He said he had also checked overnight with the head of the GCSB Ian Fletcher and former head of the GCSB Bruce Ferguson and both had told him there were no NSA bases in New Zealand.
The Five Eyes parties had an agreement not to spy on each other.
Mr Key said NSA staff were sometimes in New Zealand on secondments, but there were no actual bases.
(via NZ Herald)
So, not actually a denial at all. It’s just semantic word-play.
1. He’s now “been told” there are no bases, so he can always blame others when he’s caught out on this.
3. There’s an “agreement not to spy on each other”, that doesn’t mean they aren’t here spying for us, or on others from our nation.
3. “no actual bases” does not mean no established locations, which is what the public thinks of as bases, it just means whatever he wants it to. The word “actual” allows for all sorts of prevarication and semantic word play.
All John Key has been doing for the past week or so is attempting to redefine the terms of reference for various words and phrases so that he can plausibly deny the truth.
JPMorgan Chase’s chief financial officer, Marianne Lake, took the stage at a financial conference on Tuesday under strict orders not to mention her company’s involvement in Apple’s new payment system.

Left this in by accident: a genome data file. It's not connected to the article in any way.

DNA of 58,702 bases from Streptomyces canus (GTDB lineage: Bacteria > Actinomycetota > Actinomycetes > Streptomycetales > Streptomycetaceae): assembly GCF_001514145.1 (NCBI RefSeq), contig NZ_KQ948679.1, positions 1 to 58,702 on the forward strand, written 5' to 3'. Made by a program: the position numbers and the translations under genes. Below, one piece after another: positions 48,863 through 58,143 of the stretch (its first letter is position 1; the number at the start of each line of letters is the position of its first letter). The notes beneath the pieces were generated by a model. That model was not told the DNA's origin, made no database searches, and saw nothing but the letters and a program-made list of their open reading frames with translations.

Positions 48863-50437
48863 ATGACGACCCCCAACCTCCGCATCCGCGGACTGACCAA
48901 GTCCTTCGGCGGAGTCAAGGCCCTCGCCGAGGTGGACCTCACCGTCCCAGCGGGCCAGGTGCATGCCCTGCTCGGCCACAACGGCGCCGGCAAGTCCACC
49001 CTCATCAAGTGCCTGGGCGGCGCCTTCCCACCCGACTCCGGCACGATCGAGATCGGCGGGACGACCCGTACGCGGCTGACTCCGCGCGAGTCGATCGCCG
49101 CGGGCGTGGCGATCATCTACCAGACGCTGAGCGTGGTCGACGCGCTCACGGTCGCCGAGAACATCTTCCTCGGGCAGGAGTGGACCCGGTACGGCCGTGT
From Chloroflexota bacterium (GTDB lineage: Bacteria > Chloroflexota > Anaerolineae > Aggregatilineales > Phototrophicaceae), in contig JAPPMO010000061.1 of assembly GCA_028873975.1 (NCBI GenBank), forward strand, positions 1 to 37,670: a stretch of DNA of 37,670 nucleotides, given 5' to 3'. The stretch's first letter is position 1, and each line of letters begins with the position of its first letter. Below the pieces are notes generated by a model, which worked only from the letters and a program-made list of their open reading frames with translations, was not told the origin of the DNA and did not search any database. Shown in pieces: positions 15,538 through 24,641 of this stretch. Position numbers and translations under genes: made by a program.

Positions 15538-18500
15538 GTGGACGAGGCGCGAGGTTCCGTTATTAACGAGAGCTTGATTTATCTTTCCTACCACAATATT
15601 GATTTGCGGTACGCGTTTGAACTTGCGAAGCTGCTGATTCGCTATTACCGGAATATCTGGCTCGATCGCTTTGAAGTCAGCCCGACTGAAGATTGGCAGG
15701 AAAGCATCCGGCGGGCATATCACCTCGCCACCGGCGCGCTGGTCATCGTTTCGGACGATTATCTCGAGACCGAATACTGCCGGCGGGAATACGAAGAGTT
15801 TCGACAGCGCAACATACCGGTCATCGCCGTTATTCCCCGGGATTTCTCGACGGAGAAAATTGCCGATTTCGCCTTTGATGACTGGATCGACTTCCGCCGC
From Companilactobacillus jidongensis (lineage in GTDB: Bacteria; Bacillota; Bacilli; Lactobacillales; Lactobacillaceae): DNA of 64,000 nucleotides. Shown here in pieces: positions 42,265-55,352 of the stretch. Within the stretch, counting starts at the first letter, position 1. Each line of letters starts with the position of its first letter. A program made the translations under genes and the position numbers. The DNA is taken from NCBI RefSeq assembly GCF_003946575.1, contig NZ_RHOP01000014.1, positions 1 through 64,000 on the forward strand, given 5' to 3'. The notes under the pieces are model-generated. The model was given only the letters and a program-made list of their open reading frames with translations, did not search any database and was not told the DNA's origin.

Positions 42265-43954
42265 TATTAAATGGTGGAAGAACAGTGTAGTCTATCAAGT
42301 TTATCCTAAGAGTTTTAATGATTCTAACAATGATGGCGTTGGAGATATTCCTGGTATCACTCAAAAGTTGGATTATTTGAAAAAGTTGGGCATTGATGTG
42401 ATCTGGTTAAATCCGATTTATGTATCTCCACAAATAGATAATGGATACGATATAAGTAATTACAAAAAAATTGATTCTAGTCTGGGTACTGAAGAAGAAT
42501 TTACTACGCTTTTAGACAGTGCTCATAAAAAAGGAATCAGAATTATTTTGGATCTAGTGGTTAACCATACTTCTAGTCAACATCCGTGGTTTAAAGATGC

But when Apple’s chief executive, Timothy D. Cook, at a news conference in California at the same time, finally brought up Apple Pay, one of Ms. Lake’s deputies in New York took a green apple out of her bag and put it on a table on the stage, signaling that Ms. Lake was free to discuss the service.
The power to control another entire industry.
How a chicken farmer, a pair of princesses, and 27 imaginary spies helped the Allies win World War II.(via The Most Amazing Lie in History)
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I'm a .NET Software Engineer currently working for Electronics for Imaging, Inc., New Zealand. I enjoy elegant code, as well as hacking away at HTML5, CSS3, JS et al. and am passionate about social media and mobile technologies.
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